Lee Valley Tools    Woodworking Newsletter
   Vol. 6, Issue 4
   March 2012
 
   Featured Patents
 

The Drill Box

Neatness always counts, or so they say. It can be most frustrating to spend more time looking for a tool than actually using it. This is further magnified when small parts come into play. Who hasn't had the experience of reassembling a repaired item and realizing near the end of the process that one screw or part has been mislaid? The opposite is true when a manufacturer includes one extra bolt or screw with a new toy, barbecue or piece of furniture requiring assembly. Coupled with the often cryptic instruction sheets, these scenarios are guaranteed to provide a lively environment.

  Drill boxes
  Two versions of the patented drill box
The modern twist drill bit can be obtained in a myriad of sizes (specified by numbers, letters, fractions, etc.) and in many different materials (HSS, carbon steel, carbide). To have one of each would easily run over 300 pieces. Finding the proper bit in a box or receptacle (I am partial to old coffee cans and jam jars) can prove problematic when looking for a particular size. There are many commercial boxes and storage cabinets available for the home workshop, but for the job site, there has to be a better way. It would appear this problem was recognized and addressed over 110 years ago.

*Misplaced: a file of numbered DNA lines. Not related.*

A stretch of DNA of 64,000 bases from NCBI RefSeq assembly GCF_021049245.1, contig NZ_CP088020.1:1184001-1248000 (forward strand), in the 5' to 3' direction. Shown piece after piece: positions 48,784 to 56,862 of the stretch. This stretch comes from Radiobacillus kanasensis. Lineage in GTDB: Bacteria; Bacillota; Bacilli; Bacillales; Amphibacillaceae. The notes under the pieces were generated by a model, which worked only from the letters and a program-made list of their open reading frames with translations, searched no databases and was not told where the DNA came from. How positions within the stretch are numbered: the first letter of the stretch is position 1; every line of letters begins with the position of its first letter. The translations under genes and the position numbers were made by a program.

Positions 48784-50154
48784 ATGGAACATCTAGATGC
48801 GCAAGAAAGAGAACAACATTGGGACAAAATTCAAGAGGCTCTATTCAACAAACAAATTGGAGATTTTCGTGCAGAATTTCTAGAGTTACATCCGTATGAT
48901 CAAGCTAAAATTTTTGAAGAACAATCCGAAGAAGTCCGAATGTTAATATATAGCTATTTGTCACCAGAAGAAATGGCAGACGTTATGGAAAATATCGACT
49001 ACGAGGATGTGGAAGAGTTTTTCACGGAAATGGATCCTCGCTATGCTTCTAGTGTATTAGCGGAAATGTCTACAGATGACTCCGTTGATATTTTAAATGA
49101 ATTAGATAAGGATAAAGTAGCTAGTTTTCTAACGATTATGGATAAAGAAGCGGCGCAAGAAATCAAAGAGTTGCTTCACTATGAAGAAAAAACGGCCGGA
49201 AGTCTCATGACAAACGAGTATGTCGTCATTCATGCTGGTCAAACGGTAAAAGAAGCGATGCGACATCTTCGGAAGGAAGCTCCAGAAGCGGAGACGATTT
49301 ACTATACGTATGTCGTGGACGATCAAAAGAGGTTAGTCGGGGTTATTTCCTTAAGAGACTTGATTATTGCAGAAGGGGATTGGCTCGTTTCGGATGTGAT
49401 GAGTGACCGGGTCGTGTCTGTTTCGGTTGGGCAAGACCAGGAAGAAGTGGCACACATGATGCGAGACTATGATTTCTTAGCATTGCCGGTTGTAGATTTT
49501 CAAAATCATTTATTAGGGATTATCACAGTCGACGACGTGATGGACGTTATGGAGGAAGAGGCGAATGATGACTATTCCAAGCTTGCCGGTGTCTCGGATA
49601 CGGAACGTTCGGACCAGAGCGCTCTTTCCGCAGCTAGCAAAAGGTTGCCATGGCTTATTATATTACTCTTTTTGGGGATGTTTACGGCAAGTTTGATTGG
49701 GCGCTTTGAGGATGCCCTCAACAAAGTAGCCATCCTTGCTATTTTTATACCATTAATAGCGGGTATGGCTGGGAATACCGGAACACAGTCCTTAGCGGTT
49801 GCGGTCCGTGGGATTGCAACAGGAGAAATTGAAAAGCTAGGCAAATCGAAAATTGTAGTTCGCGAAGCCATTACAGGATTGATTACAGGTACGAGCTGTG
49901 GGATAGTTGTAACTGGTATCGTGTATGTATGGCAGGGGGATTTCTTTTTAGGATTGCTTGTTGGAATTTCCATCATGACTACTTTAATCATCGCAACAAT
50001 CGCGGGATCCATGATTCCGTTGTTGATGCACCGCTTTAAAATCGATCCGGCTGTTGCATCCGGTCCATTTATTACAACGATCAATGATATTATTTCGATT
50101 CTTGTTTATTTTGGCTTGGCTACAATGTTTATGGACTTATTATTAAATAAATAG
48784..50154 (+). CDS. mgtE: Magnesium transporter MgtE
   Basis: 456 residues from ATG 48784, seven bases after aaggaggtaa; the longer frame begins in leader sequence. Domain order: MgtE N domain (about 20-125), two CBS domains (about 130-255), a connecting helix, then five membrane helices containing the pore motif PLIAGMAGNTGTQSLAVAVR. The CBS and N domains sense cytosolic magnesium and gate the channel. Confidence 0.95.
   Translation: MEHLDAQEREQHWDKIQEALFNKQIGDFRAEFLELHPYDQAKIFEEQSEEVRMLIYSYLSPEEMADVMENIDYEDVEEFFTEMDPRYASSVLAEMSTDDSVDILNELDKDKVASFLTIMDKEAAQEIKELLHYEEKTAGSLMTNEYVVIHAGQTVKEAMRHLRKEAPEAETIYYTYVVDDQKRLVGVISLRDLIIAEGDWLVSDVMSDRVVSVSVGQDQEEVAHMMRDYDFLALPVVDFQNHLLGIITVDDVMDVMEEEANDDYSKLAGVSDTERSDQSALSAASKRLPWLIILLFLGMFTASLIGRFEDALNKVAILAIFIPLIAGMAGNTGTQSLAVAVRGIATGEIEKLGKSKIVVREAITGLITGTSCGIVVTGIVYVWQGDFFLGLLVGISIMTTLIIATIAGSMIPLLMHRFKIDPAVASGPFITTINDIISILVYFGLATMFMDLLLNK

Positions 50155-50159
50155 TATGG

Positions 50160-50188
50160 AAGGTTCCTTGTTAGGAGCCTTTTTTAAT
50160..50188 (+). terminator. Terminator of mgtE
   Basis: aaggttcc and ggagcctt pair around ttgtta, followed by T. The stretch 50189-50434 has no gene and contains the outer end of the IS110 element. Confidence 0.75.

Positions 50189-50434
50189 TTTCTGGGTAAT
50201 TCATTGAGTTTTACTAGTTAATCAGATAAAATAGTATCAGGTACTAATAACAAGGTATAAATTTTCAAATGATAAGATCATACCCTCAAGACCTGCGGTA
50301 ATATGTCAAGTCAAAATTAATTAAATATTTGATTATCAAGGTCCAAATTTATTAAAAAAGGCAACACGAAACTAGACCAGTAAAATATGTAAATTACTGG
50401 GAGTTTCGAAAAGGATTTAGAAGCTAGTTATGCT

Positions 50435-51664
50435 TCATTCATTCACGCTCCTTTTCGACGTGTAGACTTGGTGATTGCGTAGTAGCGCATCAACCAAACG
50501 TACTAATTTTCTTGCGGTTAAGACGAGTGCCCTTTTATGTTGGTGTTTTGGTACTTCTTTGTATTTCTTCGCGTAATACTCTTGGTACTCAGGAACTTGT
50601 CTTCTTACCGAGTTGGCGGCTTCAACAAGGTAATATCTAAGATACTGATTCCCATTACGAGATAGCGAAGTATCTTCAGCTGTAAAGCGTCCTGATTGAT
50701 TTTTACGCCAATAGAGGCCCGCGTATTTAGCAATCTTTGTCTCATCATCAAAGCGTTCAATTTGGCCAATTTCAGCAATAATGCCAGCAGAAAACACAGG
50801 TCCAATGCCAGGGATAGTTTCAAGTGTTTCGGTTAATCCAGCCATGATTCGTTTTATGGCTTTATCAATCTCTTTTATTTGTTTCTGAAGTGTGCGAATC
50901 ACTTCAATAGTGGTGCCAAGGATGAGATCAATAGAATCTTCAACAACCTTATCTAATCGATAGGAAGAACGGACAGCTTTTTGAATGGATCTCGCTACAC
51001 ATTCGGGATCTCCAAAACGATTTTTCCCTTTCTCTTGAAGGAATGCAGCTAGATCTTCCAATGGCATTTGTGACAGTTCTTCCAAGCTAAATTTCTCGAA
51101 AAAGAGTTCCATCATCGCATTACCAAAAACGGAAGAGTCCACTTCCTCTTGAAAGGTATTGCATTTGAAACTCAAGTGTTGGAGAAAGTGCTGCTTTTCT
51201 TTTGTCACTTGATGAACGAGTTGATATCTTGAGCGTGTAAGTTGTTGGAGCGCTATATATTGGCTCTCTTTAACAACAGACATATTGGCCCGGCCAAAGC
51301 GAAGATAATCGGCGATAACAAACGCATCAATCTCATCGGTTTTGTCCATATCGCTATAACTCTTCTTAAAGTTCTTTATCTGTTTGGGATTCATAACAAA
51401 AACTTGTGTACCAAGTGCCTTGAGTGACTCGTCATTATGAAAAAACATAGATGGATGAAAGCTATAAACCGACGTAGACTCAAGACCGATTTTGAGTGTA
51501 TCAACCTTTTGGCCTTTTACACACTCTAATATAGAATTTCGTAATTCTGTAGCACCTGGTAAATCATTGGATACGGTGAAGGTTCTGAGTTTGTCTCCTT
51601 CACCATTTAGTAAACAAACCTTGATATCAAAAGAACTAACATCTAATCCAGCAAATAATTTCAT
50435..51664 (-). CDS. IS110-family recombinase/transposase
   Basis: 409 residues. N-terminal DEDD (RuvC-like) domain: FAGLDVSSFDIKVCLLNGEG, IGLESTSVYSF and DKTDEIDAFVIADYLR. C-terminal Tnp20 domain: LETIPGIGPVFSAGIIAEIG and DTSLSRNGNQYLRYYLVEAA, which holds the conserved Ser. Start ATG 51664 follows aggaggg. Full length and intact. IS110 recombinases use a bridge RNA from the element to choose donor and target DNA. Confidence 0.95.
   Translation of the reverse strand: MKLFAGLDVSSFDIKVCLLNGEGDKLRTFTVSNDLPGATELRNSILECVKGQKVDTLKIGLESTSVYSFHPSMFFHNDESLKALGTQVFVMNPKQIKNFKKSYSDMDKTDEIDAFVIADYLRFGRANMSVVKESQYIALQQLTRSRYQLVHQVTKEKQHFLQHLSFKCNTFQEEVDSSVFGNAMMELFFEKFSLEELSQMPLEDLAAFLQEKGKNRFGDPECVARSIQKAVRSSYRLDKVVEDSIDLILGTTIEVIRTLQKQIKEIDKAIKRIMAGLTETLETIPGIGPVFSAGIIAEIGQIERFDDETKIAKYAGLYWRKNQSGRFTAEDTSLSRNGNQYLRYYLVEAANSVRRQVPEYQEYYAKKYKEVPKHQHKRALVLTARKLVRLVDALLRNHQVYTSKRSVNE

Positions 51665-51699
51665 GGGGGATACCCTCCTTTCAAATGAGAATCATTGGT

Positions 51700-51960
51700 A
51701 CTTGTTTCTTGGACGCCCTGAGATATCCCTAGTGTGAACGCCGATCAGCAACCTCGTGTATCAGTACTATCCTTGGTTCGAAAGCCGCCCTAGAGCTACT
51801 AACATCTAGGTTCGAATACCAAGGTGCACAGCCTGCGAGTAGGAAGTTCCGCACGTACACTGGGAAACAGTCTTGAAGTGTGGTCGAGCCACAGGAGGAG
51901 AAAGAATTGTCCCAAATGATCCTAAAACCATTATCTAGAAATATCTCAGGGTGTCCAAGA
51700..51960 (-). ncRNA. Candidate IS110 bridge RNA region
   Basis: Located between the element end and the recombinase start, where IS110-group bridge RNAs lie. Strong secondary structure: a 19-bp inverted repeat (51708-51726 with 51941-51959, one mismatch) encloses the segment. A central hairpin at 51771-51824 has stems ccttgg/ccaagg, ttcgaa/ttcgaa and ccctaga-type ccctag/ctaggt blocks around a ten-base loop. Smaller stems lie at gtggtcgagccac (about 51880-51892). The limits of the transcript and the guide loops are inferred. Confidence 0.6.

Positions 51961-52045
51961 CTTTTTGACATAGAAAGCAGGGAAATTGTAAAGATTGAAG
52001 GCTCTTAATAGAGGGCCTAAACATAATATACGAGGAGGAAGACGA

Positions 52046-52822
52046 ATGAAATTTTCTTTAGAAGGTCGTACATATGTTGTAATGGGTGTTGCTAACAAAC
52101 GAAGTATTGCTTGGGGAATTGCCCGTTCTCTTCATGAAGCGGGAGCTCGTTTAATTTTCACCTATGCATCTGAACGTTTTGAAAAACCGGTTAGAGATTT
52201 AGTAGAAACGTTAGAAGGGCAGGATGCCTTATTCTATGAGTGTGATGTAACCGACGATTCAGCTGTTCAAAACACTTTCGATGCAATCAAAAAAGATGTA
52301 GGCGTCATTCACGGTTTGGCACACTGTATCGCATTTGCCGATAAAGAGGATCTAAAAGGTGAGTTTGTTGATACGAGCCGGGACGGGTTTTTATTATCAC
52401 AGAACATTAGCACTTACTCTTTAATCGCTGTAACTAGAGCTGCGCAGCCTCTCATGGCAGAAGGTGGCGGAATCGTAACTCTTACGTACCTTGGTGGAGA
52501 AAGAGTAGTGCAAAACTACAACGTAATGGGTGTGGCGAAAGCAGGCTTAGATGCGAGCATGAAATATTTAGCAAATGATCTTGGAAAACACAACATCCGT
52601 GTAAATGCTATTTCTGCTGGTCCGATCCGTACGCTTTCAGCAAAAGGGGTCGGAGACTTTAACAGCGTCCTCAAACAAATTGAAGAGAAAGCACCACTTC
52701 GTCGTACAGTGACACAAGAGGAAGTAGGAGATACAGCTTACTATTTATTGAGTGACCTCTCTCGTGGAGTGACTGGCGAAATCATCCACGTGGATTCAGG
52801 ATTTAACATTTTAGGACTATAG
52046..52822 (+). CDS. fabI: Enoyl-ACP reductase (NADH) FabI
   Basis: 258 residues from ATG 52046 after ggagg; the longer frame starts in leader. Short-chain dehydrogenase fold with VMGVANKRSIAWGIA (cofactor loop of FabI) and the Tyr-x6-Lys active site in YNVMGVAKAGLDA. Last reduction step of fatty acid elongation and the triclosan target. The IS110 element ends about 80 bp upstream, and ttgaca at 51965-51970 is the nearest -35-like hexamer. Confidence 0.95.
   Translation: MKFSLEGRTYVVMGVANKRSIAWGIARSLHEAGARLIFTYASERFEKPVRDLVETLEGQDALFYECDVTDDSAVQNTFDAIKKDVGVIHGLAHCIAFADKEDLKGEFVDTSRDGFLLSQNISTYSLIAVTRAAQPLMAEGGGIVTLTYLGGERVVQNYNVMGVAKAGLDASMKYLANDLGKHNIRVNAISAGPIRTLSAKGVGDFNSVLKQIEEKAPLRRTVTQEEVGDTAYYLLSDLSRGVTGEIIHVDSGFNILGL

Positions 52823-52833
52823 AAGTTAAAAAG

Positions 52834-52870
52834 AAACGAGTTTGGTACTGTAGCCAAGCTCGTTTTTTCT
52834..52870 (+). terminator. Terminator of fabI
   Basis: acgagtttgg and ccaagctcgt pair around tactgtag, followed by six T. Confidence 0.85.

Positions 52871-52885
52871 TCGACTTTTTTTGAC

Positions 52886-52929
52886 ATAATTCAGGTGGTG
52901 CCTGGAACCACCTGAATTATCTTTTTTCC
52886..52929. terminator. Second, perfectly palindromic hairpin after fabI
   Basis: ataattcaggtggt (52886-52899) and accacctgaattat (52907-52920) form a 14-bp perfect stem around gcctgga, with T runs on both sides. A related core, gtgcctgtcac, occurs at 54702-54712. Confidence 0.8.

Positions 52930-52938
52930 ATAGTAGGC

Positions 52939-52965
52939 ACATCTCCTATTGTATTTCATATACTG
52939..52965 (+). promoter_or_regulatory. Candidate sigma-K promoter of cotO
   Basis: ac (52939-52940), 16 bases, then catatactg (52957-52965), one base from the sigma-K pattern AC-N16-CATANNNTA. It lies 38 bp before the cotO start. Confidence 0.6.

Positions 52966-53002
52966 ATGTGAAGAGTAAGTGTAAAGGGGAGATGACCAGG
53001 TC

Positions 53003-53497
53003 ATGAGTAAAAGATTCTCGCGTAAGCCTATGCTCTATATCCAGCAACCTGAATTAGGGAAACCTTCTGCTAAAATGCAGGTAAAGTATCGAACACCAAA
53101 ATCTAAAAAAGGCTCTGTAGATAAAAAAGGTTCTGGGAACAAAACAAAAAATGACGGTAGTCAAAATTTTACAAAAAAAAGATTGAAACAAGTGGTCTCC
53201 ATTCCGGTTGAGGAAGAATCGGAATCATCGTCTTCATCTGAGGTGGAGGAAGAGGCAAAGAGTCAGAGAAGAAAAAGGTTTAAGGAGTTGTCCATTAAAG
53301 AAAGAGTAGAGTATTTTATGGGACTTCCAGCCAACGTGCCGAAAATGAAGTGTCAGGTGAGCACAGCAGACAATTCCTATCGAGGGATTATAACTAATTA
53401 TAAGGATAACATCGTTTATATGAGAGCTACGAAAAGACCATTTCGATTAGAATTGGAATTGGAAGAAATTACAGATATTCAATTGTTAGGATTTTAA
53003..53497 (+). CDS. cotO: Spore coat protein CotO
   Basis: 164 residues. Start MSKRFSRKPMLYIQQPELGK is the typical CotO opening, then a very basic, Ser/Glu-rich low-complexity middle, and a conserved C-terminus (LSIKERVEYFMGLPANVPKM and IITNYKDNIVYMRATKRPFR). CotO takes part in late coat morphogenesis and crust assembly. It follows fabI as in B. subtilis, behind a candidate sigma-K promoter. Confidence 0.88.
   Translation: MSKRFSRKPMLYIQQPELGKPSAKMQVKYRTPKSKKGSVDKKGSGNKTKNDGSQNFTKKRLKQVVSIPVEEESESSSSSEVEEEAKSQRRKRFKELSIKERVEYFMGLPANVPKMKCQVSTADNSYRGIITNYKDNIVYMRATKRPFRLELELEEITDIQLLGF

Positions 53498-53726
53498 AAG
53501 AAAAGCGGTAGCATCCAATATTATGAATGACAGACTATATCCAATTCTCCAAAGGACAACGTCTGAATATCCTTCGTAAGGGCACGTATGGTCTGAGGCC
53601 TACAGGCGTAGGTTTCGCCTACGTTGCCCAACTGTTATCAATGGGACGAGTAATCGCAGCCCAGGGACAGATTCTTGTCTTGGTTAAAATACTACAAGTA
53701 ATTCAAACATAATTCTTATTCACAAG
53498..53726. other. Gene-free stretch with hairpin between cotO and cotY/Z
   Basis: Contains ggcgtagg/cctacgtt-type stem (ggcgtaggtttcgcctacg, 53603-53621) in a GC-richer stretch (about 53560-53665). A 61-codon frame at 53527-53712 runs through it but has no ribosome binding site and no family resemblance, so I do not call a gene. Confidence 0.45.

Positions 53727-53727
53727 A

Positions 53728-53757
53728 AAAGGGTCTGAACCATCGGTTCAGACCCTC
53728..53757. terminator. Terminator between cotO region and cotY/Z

With patent #702,904 (June 24, 1902), Thomas Abraham, a British citizen residing in Hopedale, Massachusetts (although, he had declared his intent to become an American in the patent papers), sought a method to improve the storage of similarly shaped objects, specifically twist drills. He created a series of holes in the top of a round receptacle with a rotating cover that could be indexed, allowing one to access a particular item. The different-sized circular slots in the cover (some units had two, others had three) corresponded to a concentric series of circles in graduated sizes in the container. The sizes were marked on the side of the round container in terms of fractions. It is unknown if drill boxes with other means of size specification were manufactured.
 
 
                   
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